When the Circus Came to Town, and Leapt from the Screen

All images, unless noted: screen shots from Niles Essanay Silent Film Museum’s YouTube posting.

Among the films just added to the National Film Registry is an extraordinary document from Indianapolis: a short film which shows the arrival in the city in 1902 of the Ringling Bros. Circus.

At that time, the run of performances by a circus as grand as the Ringling Brothers’ was clearly a major event, and whoever captured the company’s parade on film had an eye for the drama and grandeur of it.

The reel is just three minutes long, but full of riveting moments. A band plays atop a carriage — a bandwagon — whose tableau side panels cascade with figures of lions, dancers from the exotic East, and much else; drummers’ rataplan accompanies the brass. As one ornate carriage trundles in, drawn by four white horses, lions prowl inside its cage or crouch with menacing maw. What’s within the next three carriages is harder to tell — apparently they’re tigers, hyenas, and bears — but the creatures are large and turn with a dramatic effect that must have had children breathless along the route.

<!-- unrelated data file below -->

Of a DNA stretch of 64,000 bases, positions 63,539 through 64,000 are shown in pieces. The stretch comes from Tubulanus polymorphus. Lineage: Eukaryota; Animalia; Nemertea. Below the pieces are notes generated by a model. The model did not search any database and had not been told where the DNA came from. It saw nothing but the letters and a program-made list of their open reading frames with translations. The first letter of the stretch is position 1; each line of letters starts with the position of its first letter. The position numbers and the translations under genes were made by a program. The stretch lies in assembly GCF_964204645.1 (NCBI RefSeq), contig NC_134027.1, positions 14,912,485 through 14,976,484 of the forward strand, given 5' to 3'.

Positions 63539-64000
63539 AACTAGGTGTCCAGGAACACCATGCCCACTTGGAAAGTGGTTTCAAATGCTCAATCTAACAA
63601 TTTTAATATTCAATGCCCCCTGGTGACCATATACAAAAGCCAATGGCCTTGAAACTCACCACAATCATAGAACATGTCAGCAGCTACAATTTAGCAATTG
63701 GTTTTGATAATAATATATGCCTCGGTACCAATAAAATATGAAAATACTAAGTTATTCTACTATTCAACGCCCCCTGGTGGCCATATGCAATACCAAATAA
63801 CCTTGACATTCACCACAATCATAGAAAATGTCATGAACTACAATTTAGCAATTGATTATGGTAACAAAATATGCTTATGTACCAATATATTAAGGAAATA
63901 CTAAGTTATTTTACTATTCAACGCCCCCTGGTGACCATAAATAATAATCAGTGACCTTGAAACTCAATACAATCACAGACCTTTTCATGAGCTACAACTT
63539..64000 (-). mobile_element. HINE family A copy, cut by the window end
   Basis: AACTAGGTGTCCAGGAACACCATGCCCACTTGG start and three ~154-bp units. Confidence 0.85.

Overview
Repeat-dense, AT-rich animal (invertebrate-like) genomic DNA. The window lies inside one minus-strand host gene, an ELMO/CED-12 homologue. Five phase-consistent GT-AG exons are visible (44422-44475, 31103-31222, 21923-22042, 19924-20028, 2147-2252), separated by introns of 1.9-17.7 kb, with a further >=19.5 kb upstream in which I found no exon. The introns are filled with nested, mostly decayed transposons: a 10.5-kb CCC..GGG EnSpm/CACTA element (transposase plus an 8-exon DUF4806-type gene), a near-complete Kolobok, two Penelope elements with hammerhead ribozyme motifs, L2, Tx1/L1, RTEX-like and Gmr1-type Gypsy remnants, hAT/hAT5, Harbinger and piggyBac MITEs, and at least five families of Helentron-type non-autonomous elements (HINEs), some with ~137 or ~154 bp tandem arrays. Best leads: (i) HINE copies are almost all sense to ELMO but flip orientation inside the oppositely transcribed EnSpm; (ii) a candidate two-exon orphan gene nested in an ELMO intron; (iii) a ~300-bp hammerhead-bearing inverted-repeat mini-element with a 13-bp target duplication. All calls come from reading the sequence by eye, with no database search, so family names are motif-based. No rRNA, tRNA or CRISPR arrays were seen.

Men and women in costumes of many countries or circus versions of them, or spectacle jackets thick with brocade, jacket hooks, and other ornament, ride on horses and camels, and then come elephants each with a circus performer or worker riding on its head. Two charioteers in helmets and shining breastplates have come to town, too.

Circus boys, or perhaps they’re local children, stride alongside the carriages, holding onto them to signal their belonging or just to keep an arm’s length from crushing wagon wheels.